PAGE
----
Future: Automobiles will be outfitted with Electric Power Trains and Batteries (photo: Frank Völkel)
Success in automotive engineering is no longer measured in terms of engine performance, sportiness, and size alone. Today, there is a much greater focus on the transformation of an entire industry – specifically, a clear shift from traditional combustion engines to electric power trains. Along with the rise in fuel prices, increasingly stringent emissions regulations are keeping vehicles out of inner cities. The end appears to be near for conventional means of travel. According to the studies of some market researchers, commonplace combustion-engine vehicles will be in the minority by the year 2030. What remains to be determined is where and how people will be able to recharge their future automobiles in a standard fashion and what manner of payment models there will be.
In the short term, existing automobiles will be outfitted with electric power trains and batteries. Manufacturers will produce them in small quantities to conduct field tests – see as well Electricity Meters 2.0 – and gather experience in model regions for later application in mass production. The creation of a small initial test fleet is to be complete by the end of 2011, followed by market ramp-up until 2016. The corresponding mass market will commence in 2017, with the declared goal of putting one million electric cars on Germany’s roads by 2020.
To help Germany become the leading market for electric mobility, the country has established eight different model regions while merging the automotive and energy industries. The German federal government has also designed a national development plan for electric mobility, which foresees the achievement of a battery energy density of 200 watt-hours per kilogram by 2015. This means that a battery with a capacity of 20 kilowatt-hours would weigh at least 100 kilograms (220 pounds) – see as well eCarTec 2009: Electric Cars.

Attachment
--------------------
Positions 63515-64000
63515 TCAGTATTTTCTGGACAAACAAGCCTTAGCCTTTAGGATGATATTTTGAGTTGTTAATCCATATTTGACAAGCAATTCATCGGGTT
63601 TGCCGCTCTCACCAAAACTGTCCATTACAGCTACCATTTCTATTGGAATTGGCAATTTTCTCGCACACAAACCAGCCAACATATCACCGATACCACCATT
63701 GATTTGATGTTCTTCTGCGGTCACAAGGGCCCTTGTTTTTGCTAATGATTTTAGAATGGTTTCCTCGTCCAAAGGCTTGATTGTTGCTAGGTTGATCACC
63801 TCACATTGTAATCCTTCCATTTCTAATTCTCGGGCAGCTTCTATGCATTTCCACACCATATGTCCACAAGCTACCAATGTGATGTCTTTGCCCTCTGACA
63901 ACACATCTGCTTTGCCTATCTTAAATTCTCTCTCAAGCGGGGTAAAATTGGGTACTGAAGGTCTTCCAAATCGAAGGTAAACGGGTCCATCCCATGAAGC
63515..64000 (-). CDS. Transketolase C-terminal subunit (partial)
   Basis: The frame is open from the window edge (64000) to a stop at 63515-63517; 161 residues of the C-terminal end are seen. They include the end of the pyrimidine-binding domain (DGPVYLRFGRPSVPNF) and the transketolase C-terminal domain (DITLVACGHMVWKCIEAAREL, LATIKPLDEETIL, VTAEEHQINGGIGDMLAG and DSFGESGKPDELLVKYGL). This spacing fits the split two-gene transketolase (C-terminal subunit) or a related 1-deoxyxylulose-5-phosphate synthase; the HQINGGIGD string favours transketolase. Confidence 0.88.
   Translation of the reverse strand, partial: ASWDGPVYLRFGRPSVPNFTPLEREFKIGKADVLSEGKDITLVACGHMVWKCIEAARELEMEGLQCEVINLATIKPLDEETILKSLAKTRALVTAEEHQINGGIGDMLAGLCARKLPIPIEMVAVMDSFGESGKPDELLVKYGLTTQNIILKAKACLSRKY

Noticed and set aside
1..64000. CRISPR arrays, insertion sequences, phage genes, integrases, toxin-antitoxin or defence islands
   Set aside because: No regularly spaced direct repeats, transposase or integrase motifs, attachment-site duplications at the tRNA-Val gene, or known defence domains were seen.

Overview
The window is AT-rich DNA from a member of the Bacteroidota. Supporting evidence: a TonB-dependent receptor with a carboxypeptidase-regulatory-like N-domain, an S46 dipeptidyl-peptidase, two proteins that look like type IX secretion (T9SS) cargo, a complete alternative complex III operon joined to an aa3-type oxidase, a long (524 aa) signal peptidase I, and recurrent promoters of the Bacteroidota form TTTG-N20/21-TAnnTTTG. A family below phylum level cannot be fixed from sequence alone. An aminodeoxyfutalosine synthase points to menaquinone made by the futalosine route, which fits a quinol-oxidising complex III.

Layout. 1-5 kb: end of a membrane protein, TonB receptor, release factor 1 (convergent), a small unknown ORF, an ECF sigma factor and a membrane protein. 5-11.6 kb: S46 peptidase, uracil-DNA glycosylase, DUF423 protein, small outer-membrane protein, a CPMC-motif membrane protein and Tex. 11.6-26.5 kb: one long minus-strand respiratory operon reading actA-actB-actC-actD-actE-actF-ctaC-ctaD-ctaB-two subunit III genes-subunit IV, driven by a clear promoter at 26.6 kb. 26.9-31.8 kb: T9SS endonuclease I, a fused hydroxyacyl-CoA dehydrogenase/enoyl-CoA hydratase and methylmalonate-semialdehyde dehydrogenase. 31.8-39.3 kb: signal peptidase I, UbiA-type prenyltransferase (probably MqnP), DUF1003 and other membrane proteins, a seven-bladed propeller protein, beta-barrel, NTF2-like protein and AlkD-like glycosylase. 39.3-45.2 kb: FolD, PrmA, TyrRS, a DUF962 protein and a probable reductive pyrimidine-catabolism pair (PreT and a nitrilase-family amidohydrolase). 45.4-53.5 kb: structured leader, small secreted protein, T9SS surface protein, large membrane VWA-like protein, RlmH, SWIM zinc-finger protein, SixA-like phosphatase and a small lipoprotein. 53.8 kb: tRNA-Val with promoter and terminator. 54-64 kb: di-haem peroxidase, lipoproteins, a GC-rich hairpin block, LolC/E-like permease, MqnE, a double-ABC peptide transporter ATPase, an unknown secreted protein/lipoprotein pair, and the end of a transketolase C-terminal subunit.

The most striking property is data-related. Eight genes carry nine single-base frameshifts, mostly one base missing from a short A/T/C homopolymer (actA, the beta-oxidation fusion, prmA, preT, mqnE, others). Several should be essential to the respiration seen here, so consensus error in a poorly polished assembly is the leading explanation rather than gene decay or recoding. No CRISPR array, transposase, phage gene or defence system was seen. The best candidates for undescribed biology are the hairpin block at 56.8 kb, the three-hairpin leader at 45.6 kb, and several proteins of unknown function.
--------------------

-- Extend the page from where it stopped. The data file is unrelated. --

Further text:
Tazzari Zero: Made in Italy (Photo: Frank Völkel)
Tazzari was also on hand in Geneva to present the conventional autobody of the Tazzari ZERO. Just a bit longer than a smart (9.45 feet) and weighing in at an unrivaled 1195 pounds, this pint-size powerhouse has a range of 87 miles at a maximum of 60 miles per hour. Connected to a 400-volt (three-current) or 230-volt outlet, it can recharge its battery to 80% in just under an hour.
In summary, it is clear that electric cars will have to become more affordable and capable of acceptable distances. The corresponding infrastructure for operation and product capacity will also be necessary, whereby the only sensible power sources will be renewable – such as solar, wind, and hydroelectric energy.
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Feature Article — It takes just one person to make monumental change. And that’s exactly what SAP employee John Matthews is doing.
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